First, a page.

1. In a speech that included demanding the crowd to boo him, Chiefs quarterback Alex Smith provided some remarkably candid insights into how he thinks when he gave the University of Utah’s commencement address Thursday night at his alma mater.
Emboldened by his new status as "Dr. Smith," a tag he joked he’s considering having affixed to his Chiefs jersey, Smith set out to prescribe some advice to the approximately 8,000 graduates.
As he explained how anxieties came to handcuff him after he was made the overall No. 1 pick in the 2005 NFL draft by San Francisco, Smith said he’s embraced a three-pronged way of handling himself as a professional: identify his weaknesses, embrace the new and accept what you cannot control.
Toward illustrating the latter, Smith at one point orchestrated the audience to stand and had half of it holler, "You’re a bust!" and the other half yell, "You ruined my fantasy team!"
That scenario really happened, he said, only with 10 times the voices and anger.
"Imagine 80,000 people tearing you apart, and the heartbreak was this was a home game (in San Francisco)," he said, later adding, "We can only control how we react and we respond. And that complex but so simple idea helped me survive. In fact, it actually gave me peace of mind."
Here’s the full transcript.
2. I’m sympathetic to the fact that there is infinite money being made on the labor of college athletes, and that it’s especially galling for those who see others raking in profits directly off their names.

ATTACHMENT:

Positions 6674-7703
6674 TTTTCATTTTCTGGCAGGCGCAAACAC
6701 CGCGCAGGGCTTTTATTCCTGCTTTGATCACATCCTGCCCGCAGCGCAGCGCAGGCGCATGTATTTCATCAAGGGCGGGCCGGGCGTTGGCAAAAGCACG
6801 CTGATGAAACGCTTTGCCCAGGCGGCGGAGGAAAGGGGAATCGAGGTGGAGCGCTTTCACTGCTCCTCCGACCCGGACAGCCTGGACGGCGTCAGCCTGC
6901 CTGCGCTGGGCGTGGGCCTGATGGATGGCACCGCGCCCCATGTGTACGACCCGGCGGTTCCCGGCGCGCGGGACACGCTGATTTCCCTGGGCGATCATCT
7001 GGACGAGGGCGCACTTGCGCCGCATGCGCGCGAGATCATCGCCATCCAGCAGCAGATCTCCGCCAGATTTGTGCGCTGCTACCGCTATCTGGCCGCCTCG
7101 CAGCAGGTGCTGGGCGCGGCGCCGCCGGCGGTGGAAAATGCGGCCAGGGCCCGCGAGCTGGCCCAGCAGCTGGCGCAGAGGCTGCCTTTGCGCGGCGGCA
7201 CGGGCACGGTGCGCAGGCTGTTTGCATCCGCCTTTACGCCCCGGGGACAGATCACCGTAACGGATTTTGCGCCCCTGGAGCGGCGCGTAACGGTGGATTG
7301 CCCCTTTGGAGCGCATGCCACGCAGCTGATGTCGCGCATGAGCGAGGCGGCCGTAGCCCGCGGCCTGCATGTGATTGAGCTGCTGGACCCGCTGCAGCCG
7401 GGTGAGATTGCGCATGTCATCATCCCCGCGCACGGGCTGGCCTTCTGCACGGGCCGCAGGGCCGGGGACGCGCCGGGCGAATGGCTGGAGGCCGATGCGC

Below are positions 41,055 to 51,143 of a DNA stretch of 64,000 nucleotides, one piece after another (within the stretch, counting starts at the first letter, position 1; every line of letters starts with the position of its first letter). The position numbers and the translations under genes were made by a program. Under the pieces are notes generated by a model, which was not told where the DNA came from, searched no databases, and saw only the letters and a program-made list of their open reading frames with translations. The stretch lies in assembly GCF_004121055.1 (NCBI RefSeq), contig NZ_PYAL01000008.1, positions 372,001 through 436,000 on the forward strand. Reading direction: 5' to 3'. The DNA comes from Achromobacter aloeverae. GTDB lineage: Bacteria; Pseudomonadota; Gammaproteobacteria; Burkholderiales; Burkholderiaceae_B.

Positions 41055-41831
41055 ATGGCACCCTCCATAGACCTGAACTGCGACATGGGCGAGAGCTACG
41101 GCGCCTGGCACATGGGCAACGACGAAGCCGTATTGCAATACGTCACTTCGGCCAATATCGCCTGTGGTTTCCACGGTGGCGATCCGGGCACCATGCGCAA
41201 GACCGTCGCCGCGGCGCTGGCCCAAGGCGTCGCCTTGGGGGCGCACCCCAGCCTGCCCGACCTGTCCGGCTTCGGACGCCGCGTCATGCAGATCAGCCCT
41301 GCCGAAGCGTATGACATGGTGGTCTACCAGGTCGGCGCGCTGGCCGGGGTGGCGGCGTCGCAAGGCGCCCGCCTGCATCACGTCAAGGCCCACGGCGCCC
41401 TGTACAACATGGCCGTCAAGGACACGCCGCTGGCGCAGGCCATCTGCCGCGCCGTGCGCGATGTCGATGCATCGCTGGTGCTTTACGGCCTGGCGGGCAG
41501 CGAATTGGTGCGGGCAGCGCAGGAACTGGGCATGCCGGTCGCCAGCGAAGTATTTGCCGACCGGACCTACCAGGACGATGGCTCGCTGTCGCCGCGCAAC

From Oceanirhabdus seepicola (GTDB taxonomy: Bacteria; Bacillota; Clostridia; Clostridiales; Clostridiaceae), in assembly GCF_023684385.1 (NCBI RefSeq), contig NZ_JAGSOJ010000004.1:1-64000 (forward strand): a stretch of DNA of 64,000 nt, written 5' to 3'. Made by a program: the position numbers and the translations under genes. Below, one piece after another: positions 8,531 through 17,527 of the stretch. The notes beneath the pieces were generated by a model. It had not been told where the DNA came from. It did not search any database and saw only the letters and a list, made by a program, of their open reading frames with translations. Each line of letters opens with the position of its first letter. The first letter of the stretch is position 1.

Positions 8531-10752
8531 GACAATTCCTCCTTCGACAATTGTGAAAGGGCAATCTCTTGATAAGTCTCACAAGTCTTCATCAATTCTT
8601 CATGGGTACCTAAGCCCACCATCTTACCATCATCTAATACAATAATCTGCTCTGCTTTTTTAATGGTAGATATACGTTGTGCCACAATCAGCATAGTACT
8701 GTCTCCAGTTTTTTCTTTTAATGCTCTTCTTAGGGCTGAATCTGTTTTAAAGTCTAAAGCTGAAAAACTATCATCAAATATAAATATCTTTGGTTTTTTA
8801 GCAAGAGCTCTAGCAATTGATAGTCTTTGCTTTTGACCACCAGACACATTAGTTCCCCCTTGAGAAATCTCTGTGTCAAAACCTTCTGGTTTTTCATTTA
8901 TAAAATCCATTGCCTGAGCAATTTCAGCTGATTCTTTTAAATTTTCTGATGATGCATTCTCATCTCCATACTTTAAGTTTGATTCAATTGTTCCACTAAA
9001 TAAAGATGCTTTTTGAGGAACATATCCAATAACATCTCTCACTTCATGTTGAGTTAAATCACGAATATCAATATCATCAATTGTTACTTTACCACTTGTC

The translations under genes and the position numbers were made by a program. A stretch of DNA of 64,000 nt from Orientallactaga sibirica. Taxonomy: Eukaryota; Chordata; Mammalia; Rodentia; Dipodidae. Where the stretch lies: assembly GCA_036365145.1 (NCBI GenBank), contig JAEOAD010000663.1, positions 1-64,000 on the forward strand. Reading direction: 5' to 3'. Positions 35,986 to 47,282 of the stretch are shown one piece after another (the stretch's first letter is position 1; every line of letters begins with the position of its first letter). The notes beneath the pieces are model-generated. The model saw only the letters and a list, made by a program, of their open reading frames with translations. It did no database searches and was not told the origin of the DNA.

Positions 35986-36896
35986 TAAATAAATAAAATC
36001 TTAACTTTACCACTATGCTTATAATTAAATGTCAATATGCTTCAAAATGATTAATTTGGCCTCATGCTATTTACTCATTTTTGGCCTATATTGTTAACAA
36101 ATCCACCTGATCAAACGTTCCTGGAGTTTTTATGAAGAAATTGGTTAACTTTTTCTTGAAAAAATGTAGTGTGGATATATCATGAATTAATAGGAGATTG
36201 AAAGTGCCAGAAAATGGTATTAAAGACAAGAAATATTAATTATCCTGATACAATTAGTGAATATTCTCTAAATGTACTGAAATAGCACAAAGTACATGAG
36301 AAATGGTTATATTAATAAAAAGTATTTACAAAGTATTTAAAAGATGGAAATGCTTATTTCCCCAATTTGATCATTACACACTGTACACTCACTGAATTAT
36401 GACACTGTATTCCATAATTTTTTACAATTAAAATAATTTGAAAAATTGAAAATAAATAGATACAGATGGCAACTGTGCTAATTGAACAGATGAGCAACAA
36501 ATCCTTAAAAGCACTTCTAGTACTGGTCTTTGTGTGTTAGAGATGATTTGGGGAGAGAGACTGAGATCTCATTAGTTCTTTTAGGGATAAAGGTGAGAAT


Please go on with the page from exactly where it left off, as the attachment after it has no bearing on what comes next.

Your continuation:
This is a complicated topic worthy of much more examination, as The Star’s Sam Mellinger recently gave it with athought-provoking column
on the topic.
But this notion of unionization is somewhere between implausible and silly. It makes no sense on so many levels, and I can’t get past this part of it all:
Scholarship college athletes, particularly in the revenue-driving sports of football and men’s basketball, are being paid the equivalent of roughly $200,000 over four years (it’s hard to picture too many other ways for people that age to earn that kind of money in that span), all possible assistance toward getting their degrees and immeasurable connections that will help them throughout their lives.
The system is a mess, and more can and should be done, but the idea they are indentured servants is absurd.
3. Mizzou has taken plenty of deserved heat over the years for the way it’s handled any number of situations.
But as one graduate reminded me yesterday, it’s made three strong, reassuring statements in the last couple months by how it supported Michael Sam, by banishing arguably its most high-profile football player, Dorial Green-Beckham, for his behavior and by hiring Kim Anderson as basketball coach.
Each of those moves is excellent testament to MU putting action to words when it talks about core values, terms than can come otherwise come off hollow.
4. Along those lines, Mizzou had apprehensions about baggage that might have come with former UCLA coach Ben Howland.
5. When I saw former Raytown South and Mizzou star Jevon Crudup come out in support of Anderson as MU’s head coach inan interview with The Star’s Tod Palmer
, it made me think of a game Mizzou played at UNLV in 1993.
The chiseled Crudup got ejected from the game with two technicals, at one point in his rage flinging then-assistant coach Anderson out of the way as Crudup tried to get at a UNLV player.
It was a heat of the moment thing, of course, and not indicative of any issues between them.
Anderson laughs about it to this day, and at the time then-coach Norm Stewart defended Crudup in his typically colorful way, winding it in the direction of player-coach relations.
"If I yell at a player, and he yells back at me, it doesn't bother me if it's under the right circumstances," Stewart said. "I mean, if I'm yelling at him, why the hell can't he yell at me? I like for them to be interested. . . . That's kind of a good response sometimes."
Asked how he would have reacted if Crudup had shovedhim away, Stewart laughed and said, "Well, I probably would have been lying on the floor."